I was looking to reclaim the loss of a first and true long-lost love during the Biduum even as I dreaded responding to the inevitable “do you teach?” question. Such a hope for a mere weekend away seems absurd, but it is only in hindsight that I can acknowledge that I did hope for such an unreasonable outcome. The Biduum left me with renewed enthusiasm and committed to becoming more proficient while feeling that wretched barrenness without my roomful of kiddos sneaking looks of wonder at each other when I announce with perfect stoicism on the first day that the most important rule in Latin class is to not inadvertently get hit in the face with a stuffed animal because you weren’t paying attention.

The Biduum reminded me of the texts I got from students who asked if I had changed my mind about leaving when my name was still listed on their new schedules the fall after I left, of the parent who grabbed me and begged me to come back to teach her daughter Latin when we bumped into each other at the intermission of a ballet, of the girl who emailed me when my replacement was leaving and asked me to come back, and of the boy who jumped up and down and screamed my name over and over again when I volunteered this fall at the KJCL Ultimus Discus event. I hadn’t taught in six months to a year when these events occurred. These poignant moments are ones of pride and love and wrenching sadness.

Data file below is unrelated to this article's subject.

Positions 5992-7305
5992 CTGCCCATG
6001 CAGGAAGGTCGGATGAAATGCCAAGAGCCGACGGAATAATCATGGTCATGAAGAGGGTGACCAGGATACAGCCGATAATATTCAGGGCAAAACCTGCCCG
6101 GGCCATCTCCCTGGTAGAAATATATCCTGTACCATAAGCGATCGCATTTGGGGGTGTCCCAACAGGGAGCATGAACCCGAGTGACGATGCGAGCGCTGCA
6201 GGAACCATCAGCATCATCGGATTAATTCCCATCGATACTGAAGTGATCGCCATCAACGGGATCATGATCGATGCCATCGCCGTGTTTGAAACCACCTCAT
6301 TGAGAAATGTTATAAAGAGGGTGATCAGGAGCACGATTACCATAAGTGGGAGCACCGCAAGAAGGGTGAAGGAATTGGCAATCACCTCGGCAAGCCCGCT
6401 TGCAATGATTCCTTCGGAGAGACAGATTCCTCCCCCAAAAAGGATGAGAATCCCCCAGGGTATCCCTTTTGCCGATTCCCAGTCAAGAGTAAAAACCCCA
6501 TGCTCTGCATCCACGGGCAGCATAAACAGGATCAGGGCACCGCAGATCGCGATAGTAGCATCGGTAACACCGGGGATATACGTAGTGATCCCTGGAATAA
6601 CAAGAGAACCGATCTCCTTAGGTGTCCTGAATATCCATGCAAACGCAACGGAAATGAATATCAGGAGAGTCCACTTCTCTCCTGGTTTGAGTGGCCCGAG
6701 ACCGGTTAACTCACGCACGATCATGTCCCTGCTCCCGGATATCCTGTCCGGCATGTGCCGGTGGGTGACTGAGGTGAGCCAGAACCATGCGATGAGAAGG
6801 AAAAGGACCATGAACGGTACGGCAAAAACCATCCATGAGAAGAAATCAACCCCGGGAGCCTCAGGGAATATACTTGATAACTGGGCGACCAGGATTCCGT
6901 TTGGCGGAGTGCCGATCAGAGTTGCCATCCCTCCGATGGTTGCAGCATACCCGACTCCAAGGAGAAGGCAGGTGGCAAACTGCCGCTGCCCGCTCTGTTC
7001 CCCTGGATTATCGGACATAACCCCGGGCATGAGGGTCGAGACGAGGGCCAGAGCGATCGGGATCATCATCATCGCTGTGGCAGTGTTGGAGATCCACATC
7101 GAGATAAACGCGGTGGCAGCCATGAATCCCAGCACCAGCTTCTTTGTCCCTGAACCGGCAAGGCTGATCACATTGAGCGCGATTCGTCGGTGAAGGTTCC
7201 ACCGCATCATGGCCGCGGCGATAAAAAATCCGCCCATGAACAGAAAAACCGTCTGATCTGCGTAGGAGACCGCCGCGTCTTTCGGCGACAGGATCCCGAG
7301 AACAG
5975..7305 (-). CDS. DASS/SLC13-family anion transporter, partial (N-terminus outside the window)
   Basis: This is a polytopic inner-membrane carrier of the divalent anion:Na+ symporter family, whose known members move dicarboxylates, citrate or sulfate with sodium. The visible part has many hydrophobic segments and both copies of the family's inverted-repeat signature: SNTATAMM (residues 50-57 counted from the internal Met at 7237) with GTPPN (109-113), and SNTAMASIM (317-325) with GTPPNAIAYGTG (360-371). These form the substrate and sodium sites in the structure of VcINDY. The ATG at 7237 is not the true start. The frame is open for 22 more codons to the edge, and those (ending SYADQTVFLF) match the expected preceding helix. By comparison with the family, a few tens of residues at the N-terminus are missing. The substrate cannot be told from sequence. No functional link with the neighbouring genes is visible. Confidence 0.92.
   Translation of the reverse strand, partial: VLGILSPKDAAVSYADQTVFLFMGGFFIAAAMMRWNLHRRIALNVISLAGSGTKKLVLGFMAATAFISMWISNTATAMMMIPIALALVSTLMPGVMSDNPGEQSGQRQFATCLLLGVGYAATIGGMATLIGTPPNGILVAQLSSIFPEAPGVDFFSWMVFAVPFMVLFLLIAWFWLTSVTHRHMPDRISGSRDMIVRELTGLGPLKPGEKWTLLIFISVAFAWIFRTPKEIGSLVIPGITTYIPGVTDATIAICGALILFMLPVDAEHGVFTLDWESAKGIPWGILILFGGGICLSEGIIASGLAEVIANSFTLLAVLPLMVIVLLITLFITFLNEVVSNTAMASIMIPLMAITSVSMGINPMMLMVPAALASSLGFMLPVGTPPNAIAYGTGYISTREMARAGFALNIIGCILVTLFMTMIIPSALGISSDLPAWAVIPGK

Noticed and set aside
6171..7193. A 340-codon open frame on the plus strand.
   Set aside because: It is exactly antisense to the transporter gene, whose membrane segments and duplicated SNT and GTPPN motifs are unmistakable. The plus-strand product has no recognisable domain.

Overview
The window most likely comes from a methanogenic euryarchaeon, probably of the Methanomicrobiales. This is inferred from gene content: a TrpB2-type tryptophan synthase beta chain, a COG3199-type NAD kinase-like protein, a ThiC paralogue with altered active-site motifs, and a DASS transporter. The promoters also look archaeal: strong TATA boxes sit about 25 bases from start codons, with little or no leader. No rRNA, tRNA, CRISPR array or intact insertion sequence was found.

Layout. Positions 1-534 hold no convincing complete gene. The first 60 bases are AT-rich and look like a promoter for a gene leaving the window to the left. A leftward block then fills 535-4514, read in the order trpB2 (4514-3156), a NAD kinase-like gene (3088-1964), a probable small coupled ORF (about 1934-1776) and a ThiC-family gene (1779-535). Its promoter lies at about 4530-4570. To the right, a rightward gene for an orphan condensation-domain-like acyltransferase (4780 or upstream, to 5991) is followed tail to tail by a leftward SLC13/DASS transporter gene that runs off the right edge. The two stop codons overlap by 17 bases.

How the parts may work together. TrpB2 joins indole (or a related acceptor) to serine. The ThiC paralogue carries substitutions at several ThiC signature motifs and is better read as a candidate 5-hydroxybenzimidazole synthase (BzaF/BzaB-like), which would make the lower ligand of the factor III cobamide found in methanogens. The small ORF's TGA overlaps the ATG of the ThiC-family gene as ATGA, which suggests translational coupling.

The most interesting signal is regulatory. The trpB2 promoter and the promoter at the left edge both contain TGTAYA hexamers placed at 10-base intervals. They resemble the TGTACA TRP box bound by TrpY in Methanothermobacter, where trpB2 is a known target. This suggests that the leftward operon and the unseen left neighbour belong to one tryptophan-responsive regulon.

Even as I am filled with these mixed emotions this week, I am also feeling a touch more connected to an important part of myself. I had to erase the greeting “Salvete omnes!” from a work email. I wrote a love note to my husband in Latin. I spoke to my dog in Latin, and he stared at me patiently with his ears perked up ever so slightly like he understood. I dreamed about Latin. I read in Latin – for fun. And as I sat outside eating dinner this evening while watching my chickens strut around their coop, I remembered how my husband told the story of Scissor Beak, our mutant chicken, in Latin this weekend, and I couldn’t help but grin and think of an idea for a story that maybe, just maybe, I’ll write in Latin. Soon.